Continued from this post.
On our second day in the Faroe Islands, the Wanderer’s knee was hurting from the hike the day before, so we took a bus to Klaksvik and walked around. The Faroe Islands are so beautiful that just getting in a bus is a guarantee that you’ll see something lovely, like a million waterfalls cascading down fjord walls. Most of the Faroe Islands are connected by long underground tunnels, hewn out of the rock, and in one of those I saw something very grim: bicyclists.
You see, this tunnel was at least six miles long, with a 15% grade down to the lowest point, and then 15% back up, through the dark, with rough carved walls. Can you even imagine? At a slow pace, this would take probably 30 minutes to bike through, but it’s in darkness, half of it is a steep uphill. That would seem like the longest 30 minutes of your life. Your legs would be burning, and you would be biking through a dark tunnel that seemed infinite. It’s only at the very end that you can see a light. If I did it, I would fear that I had been transported to Hell, or at least Purgatory. If someone made me bike that tunnel, I probably wouldn’t speak to them for a week.
Above ground, in Klasvik, I searched for yarn yet again, but both Faroe Islands and Icelandic wool is extremely scratchy, and I’ve been spoiled by super-soft merino wool yarn made in other places. I didn’t want to buy wool and make something too itchy to wear. We ate lunch at a coffee shop that had huge open face sandwiches and delicious cakes.
We visited Christianskirkjan, a church built in 1963, but in the old style of Viking halls of upright staves. The baptismal font is a 4000-year-old stone-age offering vessel. An old 8-person rowing boat with overlapped strakes, also in the Viking style, is suspended from the ceiling. This is the old boat that the priest used to use to travel between the islands to conduct masses.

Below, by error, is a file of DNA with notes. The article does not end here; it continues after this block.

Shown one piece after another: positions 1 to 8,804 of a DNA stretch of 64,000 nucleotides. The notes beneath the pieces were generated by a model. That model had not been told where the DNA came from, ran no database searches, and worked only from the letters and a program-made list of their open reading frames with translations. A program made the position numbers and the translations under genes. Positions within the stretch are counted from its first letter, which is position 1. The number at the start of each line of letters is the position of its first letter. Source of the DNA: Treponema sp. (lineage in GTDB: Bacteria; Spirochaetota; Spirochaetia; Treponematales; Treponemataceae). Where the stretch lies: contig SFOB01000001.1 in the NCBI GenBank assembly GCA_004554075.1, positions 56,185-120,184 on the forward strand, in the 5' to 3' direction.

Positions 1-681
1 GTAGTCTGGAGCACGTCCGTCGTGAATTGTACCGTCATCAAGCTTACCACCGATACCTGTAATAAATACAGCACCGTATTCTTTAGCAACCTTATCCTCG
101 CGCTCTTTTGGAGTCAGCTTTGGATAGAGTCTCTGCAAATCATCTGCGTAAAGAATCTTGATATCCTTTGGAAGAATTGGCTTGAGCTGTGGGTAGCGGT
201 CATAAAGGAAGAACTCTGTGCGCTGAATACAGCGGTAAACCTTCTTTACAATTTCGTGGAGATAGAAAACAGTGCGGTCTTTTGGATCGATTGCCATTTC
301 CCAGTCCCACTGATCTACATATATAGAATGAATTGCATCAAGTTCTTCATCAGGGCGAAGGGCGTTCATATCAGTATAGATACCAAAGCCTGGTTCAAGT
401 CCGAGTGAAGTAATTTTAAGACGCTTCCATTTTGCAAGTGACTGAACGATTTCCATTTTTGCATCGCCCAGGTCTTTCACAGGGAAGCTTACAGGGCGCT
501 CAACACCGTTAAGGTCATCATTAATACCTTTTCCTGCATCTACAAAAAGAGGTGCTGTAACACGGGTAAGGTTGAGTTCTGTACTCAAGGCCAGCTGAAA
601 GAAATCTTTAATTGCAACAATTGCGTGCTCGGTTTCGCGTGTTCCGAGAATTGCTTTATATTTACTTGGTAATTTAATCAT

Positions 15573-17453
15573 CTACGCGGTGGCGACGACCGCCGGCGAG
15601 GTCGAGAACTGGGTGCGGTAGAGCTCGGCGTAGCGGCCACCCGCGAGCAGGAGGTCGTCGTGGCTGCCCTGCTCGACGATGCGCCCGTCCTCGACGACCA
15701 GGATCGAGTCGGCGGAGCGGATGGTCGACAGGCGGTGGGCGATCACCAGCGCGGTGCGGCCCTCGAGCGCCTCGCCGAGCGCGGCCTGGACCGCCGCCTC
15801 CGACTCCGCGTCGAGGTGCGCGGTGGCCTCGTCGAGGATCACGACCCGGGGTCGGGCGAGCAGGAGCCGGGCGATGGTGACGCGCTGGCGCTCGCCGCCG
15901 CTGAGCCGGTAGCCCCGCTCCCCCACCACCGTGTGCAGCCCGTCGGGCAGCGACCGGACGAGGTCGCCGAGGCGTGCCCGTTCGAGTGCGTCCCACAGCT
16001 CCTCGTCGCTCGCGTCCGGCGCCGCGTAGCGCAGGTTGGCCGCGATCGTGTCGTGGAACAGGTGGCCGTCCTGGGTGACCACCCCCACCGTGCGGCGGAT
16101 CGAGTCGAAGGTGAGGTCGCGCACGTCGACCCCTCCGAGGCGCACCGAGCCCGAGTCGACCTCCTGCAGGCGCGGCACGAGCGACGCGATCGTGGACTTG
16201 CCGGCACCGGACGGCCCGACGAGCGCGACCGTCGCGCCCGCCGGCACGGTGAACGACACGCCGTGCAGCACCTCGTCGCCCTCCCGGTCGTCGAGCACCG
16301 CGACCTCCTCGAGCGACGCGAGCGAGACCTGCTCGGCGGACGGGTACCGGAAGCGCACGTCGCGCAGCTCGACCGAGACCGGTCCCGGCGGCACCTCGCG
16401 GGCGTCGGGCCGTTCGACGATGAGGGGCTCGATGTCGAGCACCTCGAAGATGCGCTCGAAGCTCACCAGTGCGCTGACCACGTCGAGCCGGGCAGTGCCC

One of the funny things we noticed in the Faroe Islands is that the hill peaks always collect a cap of cloud, even on sunny days. In Klaksvik, we saw one of these forming: as cool wet air from the fjord hit one of the hills, it was forced upward and turned into a cloud–we could see clear air become cloud.
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We returned to Torshavn on an afternoon class and went to Crossfit Tvormegi in Torshavn, where the coach kindly gave all of his instructions in English for us and I push-pressed 15kg more than any other woman there. *bicep emoji*
The star of that day was dinner, a 9 course tasting menu at Koks, considered one of the best restaurants in Europe. The chef has set himself the challenge of making the meal almost entirely from local Faroese ingredients.
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I can’t identify all of the dishes here, but the dishes I do remember were:
- Some snacks, including: deep-fried lichen, deep-fried cereal grain porridge
- Cod tartare with watercress on crostini–this may have been my favorite dish
- An uni and cheese spread
- Grilled langoustine with smoked pine
- Shaved horse mussels
- Halibut, cooked perfectly, and served with lovage pesto, which was a very herbal flavor, a little much on its own, but perfect with the fish
- Aged lamb prosciutto
- Diced fulmar and beets, which was by far my least favorite, but instructive to eat. Fulmar is a seabird, similar in appearance to a seagull, and the meat had a consistency like rubbery duck and tasted of seaweed and old fish. I would not willingly eat it again, but it would have been an important protein source to early medieval Faroese, and it’s good to know what their food would have tasted like.
- Dessert No. 1: Sorrel Sorbet and Grass Granita–the grass granita tasted exactly like a meadow of the sweetest grass that has just been mowed
- Dessert No. 2: Dulse and blueberry with dehydrated chocolate for a nice crunch
- And finally they gave us some pizelles, chocolate, and candied Angelica as an anniversary treat
Next:Iceland! I won’t be recapping the Iceland side of the trip in quite as much detail, but will definitely hit the highlights. Coming soon!